Suffolk, Virginia: Great American cleanup at Oak Lawn Cemetery (est. 1885)

This post originally appeared on the Historic Oak Lawn Cemetery Foundation

Courtesy the National Trust for Historic Preservation

The Great American cleanup at Oak Lawn Cemetery was a great success. We caught a break with the weather, and over fifty people contributed their time and energy to help preserve the grounds of the cemetery and the history it holds. The members of the Historic Oak Lawn Cemetery Foundation would like to thank Girl Scout Troop 313 (Suffolk, Virginia); Girl Scout Troop 725 (Suffolk, Virginia); Girl Scout Troop 5292 (Driver, Virginia); Princess J. Benn Coker, Worthy Matron, Nansemond Chapter 31, Order of the Eastern Star PHA; Larry Coker; Michela Brown-Mayfield and Christiana Green (Lakeland High School); Fred Greene; Francis McNair, Suffolk Disabled American Veterans (DAV) Chapter 5; Carlena Scott, Suffolk (VA) Chapter, Links, Incorporated; Vice-Mayor Leroy Bennett(Suffolk); Rev. Michael Frazier, East End Baptist Church; Mike Lane, Lane Environmental Consultants; Robin Barton; Tracey Tanner; Dennis E. Orton; S. McPherson; and Tyrone Hawkins. Also, special thanks to LeOtis Williams and team for grounds maintenance prior to our event, and all others who were there with us in spirit!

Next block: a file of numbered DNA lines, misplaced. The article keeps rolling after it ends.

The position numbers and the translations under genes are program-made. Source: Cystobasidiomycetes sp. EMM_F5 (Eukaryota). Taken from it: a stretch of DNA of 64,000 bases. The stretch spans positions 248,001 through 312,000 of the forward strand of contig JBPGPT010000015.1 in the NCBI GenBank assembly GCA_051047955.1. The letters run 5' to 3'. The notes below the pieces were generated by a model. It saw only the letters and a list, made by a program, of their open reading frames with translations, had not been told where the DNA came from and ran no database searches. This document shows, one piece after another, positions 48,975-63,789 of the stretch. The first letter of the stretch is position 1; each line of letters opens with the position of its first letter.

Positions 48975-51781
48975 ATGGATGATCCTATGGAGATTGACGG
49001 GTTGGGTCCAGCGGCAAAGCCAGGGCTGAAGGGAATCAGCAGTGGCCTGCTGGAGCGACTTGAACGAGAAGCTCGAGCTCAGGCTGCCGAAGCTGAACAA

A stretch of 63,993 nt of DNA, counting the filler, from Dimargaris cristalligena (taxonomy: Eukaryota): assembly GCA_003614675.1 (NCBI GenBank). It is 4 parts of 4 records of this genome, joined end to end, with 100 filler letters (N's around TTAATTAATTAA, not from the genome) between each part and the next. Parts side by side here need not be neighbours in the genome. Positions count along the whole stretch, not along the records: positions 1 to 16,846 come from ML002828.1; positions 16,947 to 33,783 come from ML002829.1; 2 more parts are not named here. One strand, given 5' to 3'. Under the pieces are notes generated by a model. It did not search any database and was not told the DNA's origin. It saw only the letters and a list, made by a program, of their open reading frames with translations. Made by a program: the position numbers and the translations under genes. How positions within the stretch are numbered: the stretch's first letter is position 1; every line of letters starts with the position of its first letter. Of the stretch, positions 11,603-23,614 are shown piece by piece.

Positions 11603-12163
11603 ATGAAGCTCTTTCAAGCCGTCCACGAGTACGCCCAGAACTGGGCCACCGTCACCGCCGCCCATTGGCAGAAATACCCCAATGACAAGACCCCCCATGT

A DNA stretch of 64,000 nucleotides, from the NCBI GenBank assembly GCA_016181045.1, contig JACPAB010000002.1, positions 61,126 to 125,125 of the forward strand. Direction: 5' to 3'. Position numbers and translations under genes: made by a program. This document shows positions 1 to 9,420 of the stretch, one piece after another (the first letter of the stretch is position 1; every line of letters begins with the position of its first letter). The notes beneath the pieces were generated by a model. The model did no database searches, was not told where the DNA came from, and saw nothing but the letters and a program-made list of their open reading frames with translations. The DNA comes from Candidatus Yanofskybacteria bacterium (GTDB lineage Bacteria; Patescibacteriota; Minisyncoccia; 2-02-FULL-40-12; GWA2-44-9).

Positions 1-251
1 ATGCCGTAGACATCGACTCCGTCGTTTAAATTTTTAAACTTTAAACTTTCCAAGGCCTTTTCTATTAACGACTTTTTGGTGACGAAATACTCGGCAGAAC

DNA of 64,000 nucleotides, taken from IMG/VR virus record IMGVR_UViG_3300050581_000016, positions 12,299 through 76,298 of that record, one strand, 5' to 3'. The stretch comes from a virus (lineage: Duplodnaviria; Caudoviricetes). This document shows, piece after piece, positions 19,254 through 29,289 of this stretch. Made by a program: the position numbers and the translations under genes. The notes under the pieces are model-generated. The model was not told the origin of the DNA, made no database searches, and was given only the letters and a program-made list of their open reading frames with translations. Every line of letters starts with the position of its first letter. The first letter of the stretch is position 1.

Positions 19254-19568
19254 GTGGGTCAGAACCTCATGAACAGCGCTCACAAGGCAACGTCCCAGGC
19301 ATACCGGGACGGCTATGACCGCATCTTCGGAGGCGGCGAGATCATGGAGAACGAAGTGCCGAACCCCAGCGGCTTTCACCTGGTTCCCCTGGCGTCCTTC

She Promised to Honor Her Ancestors. First She Had to Find Them. The State of Things, WUNC 91.5, North Carolina Public Radio

Nadia Orton stands with the replacement gravestone she secured for African American Civil War veteran Sgt. Ashley H. Lewis (1842-1890), 1st U.S. Colored Cavalry. She has replaced 20 gravestones for African American Civil War veterans, most from various counties in North Carolina. Photo: Nadia K. Orton, December, 2018. All rights reserved
Warren County NC Rosenwald Orton
Mayflower Rosenwald School (ca. 1924), Inez, Warren County, North Carolina. Photo: Nadia K. Orton, 2015. All rights reserved.
The gravestone of Cherry Williams Sutton (1860-1911), Nadia Orton’s maternal great-great-grandmother, located in a slave cemetery. Inez, Warren County, North Carolina. Photo: Nadia K. Orton, 2015. All rights reserved.

When Nadia Orton’s kidneys were failing, she sent letters to friends and relatives in the hopes that someone could be a donor or help defray the cost. Orton’s great-aunt Philgrador responded with money from her church. So a few years later, when Aunt Phil asked on her deathbed that her family not be forgotten, Orton knew she had to find a way to honor her ancestors. The problem was that she didn’t know who they were, or where to find them.
 
As she started tracing her lineage and locating her ancestors’ final resting places in North Carolina and Virginia, Orton began to notice the state of black cemeteries. Many were overgrown, unprotected and unmapped. Seeing the condition of these sacred spaces sparked a passion for protecting them.
 
Orton has since visited hundreds of cemeteries, and helps other families identify their ancestors’ plots. Host Frank Stasio talks with Nadia Orton, a public historian and professional genealogist, about how she uncovers the past and how it feels to find who came before you

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